Best Practice from Jason Sutton
Reactive Neuromuscular Training
Teaching, Coaching & Player Development Committee

As golf instructors, we are always looking for ways to change motor patterns in our players the fastest and more importantly have them stick. I am always trying to learn and research as many tactics as possible to achieve this goal and  wanted to share  one of my training methods that I use called RNT or Reactive Neuromuscular Training. RNT originated in the fitness and rehab world and is currently used by many to train athletes and strengthen patients after surgery.

For those of you who have watched me teach know that I am big on moving my students around with my hands to help them create a feel for the change that I want them to make. Although this is a very useful way to train the first stage of awareness (Cortical stage), it only gives you half of the solution. We still have the task of making the student recruit the muscle group to actually move in the direction of change on their own.

Several years ago, I started moving people in the opposite direction or towards the error and making them resist or make them do the work and I saw immediate results but had no idea what I was doing or what it was called until now. As my friend and top 100 teacher, John Dunigan says “He who does the work, does the learning.”

I have spent alot of time with Tyler Ferrell (top instructor and fitness expert) in his Golf Smarter Academy certification this past year and watched him using this technique with vera bands and fitness equipment which acts as an extension of the coaches hands and arms. On a recent podcast interview on my Golf Guru Show with Biomechanics expert, Dr. Scott Lynn, he talked about this method which is when I learned what it was officially named. He stated, “You simply pull the student in the same direction of the error (what you don’t want them to do) or what Dr. Lynn calls “Feed The Mistake” and force the player to recruit the muscle groups to resist. Now you are not only training the mistake but creating long lasting neuromuscular patterns that will last longer than an hour lesson. You can use this on just about any movement pattern but here are a few examples that I use in my teaching:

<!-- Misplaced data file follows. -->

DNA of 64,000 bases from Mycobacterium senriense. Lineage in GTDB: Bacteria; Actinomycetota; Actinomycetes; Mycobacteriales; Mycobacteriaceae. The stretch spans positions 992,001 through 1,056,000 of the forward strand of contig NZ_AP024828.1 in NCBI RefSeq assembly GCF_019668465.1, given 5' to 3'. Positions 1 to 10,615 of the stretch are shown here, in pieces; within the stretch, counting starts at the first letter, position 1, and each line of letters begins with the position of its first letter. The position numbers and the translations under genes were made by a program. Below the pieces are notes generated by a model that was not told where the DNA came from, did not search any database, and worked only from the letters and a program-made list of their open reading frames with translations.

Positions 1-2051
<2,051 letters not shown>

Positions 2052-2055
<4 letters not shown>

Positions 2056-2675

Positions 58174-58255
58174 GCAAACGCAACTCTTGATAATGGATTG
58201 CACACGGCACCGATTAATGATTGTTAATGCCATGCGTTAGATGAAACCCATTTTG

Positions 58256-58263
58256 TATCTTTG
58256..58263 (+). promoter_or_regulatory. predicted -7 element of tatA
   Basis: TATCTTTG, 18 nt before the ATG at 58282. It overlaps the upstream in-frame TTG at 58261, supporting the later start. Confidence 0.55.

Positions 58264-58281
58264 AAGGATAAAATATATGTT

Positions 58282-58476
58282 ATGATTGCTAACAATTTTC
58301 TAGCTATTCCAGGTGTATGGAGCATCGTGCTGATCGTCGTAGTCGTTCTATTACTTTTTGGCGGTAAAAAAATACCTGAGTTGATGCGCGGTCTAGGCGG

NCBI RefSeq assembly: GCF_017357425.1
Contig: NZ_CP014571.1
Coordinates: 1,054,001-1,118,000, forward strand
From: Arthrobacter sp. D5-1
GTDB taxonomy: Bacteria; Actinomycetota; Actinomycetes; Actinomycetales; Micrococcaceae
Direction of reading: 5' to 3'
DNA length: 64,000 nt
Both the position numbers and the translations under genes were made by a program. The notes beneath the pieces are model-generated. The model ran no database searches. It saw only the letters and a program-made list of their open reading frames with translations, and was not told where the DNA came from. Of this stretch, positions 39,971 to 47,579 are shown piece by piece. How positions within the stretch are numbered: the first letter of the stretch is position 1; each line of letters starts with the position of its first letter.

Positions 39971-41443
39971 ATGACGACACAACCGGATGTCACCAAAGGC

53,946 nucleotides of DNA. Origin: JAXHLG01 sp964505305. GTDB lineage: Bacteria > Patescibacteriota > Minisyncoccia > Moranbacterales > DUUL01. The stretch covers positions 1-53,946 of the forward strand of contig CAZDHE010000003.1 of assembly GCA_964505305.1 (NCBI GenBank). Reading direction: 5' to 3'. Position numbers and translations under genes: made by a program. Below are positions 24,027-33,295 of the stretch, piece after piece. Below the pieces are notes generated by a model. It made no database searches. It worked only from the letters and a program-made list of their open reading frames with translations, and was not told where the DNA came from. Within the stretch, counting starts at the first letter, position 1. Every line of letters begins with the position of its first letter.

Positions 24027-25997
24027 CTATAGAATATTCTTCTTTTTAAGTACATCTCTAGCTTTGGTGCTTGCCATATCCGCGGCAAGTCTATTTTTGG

Early Extension in the Downstroke – Student is thrusting pelvis towards the ball in early transition

While facing the student, wrap the bands around their waste and have them make a backswing. As they start their transition, pull their pelvis towards you which will require the player to do a deep squat and rotate or they will be pulled off balance. Repeat this several times in between swings until you start to see a change.

Late Pressure Shift Towards The Target – student is hanging on trail foot too long and not moving pressure to lead foot

Stand to the side of the player with the band wrapped around their upper thighs. From the top of the swing, pull the student towards the trail side forcing them to resist and move pressure into their lead foot.

Club Face is opening in early transition because the wrist angles are moving in the wrong direction

Have the player swing to the top of their backswing. Grab the clubhead with your hands and twist the face counter clockwise or opening it, ask the student to twist the opposite direction which forces them to use the wrists properly by moving the lead wrist towards flexion (bowed) which is a key skill that all great ball striker do in early transition

Here is a quote from the world renowned fitness/performance coach, Gray Cook

“There’s a scenario when movement quality is poor where RNT can significantly speed up the corrective and the functional training processes when it comes to movement quality and integrity. In doing so, it will also create a sound base for strength training, sport-specific training, endurance, speed, agility, quickness and power.

“When your subconscious and the subtle timing of your stabilizers create joint integrity, joint alignment and fascial tension balance the forces around the joint, maintain the axis of the joint and simply juice integrity of the system, the prime movers have no choice but to perform better. ~Gray Cook

I hope this gives you another tool in your teaching toolbox that you can experiment t with and help your students. Feel free to contact me or come to Carmel and shadow anytime

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Jason Sutton
Director of Instruction
Carmel CC